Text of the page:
Those who are sensitive to the nut meat do not show such to the oils. Used to be a better reference in the AAAAI to a study conducted by the NIH, where they couldn't get one in 1,000 known hyperreactive people to react to the pressed oil. It's 404'd now. Can't say never, but it's waaaaay beyond remote that the 0.1% of people sensitive to tree nuts will find problems with oil. Now a case if the squirts from food dissolved in non-curing mineral oil or partially oxygenated vegetable oils is another matter.
Look for the word "processed," where the oil is dehydrated with solvent to make even that remote more remote.
Add pictures here
<% if( /^image/.test(type) ){ %>
<% } %>
<%-name%>
Add image file
Upload
George wrote:

A little late responding, but I only just heard this last night: A FoaF can eat some form of organic peanutbutter despite an allergy to most peanuts because it is something used in the preparation of the peanuts to which he is allergic.
er
--
email not valid

Add pictures here
<% if( /^image/.test(type) ){ %>
<% } %>
<%-name%>
Add image file
Upload
Frank Boettcher said:

I wouldn't take some of that too seriously. Generally, nut oils are generally not nearly as reactive to some folks as the nut meat. It drops to a small percentage of the original group who showed a reaction to the nut meat. It seems that the more refined the oil is, the less chance of allergic reaction.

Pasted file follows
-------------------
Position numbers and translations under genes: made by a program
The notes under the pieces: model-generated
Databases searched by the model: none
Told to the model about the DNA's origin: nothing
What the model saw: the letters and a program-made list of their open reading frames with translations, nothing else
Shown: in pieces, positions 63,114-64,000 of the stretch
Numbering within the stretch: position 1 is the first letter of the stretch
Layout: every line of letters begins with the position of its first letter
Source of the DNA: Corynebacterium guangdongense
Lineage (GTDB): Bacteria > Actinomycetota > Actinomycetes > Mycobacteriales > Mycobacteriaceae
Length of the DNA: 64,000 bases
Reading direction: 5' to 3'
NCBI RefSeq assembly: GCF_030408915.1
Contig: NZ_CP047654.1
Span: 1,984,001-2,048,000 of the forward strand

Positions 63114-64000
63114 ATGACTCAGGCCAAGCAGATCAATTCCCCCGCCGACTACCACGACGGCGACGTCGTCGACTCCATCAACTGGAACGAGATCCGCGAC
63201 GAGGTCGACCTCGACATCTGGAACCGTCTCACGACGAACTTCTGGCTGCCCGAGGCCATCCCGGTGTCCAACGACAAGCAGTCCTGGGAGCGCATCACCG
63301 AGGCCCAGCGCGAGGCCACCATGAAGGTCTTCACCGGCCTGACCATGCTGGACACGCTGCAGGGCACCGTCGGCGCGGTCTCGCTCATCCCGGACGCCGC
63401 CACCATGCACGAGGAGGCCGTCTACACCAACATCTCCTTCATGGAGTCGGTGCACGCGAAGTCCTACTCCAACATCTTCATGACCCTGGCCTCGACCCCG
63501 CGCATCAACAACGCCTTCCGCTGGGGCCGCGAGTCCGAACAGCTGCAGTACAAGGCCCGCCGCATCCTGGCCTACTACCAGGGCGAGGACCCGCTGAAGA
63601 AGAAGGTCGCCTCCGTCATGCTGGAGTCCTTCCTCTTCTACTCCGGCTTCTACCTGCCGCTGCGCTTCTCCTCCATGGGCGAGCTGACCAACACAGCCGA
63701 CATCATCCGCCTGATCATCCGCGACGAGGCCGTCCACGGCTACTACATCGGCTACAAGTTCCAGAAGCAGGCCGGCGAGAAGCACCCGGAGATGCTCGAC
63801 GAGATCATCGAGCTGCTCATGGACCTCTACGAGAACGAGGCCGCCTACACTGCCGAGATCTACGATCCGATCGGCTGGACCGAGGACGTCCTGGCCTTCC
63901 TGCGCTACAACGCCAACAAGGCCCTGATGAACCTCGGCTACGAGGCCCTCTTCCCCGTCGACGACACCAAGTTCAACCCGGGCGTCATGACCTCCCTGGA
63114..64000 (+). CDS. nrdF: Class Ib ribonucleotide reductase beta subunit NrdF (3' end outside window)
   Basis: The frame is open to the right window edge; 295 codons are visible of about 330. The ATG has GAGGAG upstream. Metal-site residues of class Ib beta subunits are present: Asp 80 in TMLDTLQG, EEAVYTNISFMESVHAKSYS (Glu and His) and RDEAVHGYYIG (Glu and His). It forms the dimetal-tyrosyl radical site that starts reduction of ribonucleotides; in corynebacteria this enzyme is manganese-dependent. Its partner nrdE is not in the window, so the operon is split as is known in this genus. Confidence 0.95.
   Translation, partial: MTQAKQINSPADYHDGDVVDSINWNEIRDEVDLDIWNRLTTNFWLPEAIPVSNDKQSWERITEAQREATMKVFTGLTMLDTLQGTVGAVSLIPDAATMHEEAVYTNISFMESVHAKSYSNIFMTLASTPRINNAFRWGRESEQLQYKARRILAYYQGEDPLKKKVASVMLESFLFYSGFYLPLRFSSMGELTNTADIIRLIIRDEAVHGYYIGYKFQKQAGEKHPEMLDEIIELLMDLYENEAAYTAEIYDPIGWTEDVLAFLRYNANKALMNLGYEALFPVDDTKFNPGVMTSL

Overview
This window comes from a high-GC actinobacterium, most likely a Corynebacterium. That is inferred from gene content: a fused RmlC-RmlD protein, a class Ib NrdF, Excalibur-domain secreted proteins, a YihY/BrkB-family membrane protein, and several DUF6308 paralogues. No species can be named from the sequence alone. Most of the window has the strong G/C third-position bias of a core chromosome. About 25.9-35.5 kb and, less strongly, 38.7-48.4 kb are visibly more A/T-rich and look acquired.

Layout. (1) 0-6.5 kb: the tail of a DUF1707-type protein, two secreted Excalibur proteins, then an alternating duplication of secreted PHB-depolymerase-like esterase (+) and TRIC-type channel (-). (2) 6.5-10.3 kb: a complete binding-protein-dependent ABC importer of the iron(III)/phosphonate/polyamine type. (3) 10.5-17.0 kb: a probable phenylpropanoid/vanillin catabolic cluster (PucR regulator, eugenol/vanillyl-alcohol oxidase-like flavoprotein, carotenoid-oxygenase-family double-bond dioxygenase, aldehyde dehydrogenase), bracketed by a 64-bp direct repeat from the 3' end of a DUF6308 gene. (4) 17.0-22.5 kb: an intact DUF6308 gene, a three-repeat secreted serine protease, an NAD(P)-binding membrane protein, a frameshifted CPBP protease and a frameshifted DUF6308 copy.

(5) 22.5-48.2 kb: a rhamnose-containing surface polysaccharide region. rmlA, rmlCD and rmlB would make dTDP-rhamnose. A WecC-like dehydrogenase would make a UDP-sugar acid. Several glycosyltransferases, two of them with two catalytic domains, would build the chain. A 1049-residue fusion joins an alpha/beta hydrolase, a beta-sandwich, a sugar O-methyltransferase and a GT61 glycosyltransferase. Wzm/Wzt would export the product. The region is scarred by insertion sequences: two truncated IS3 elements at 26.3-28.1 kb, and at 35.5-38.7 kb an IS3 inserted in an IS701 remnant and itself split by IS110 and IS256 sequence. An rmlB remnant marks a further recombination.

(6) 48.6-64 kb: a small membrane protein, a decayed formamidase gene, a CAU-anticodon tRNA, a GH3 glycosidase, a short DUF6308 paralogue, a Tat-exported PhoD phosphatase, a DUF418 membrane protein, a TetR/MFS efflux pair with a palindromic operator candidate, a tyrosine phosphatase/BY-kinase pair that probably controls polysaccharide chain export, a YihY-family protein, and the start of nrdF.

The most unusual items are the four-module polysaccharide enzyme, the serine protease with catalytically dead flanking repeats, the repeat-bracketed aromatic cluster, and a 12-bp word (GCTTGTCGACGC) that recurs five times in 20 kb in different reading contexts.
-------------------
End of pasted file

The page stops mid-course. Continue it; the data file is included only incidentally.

But many more people do find black walnut oil irritating to the skin. Not a full blown allergy, but a mild rash, or itch. Doesn't bother me, but I have seen more than a few people who are minimally affected. Mineral oil is probably safer. Just don't cook with it. ;-) And of course, common vegetable oils can go rancid.
FWIW,
Greg G.
Add pictures here
<% if( /^image/.test(type) ){ %>
<% } %>
<%-name%>
Add image file
Upload
Greg G. said:

Just noticed that I should have been more clear on this point. This would be the oils from handling black walnut hulls and nut shells, not the walnut oil you buy at the grocery store. :-\ Black Walnut trees grow locally.
Greg G.
Add pictures here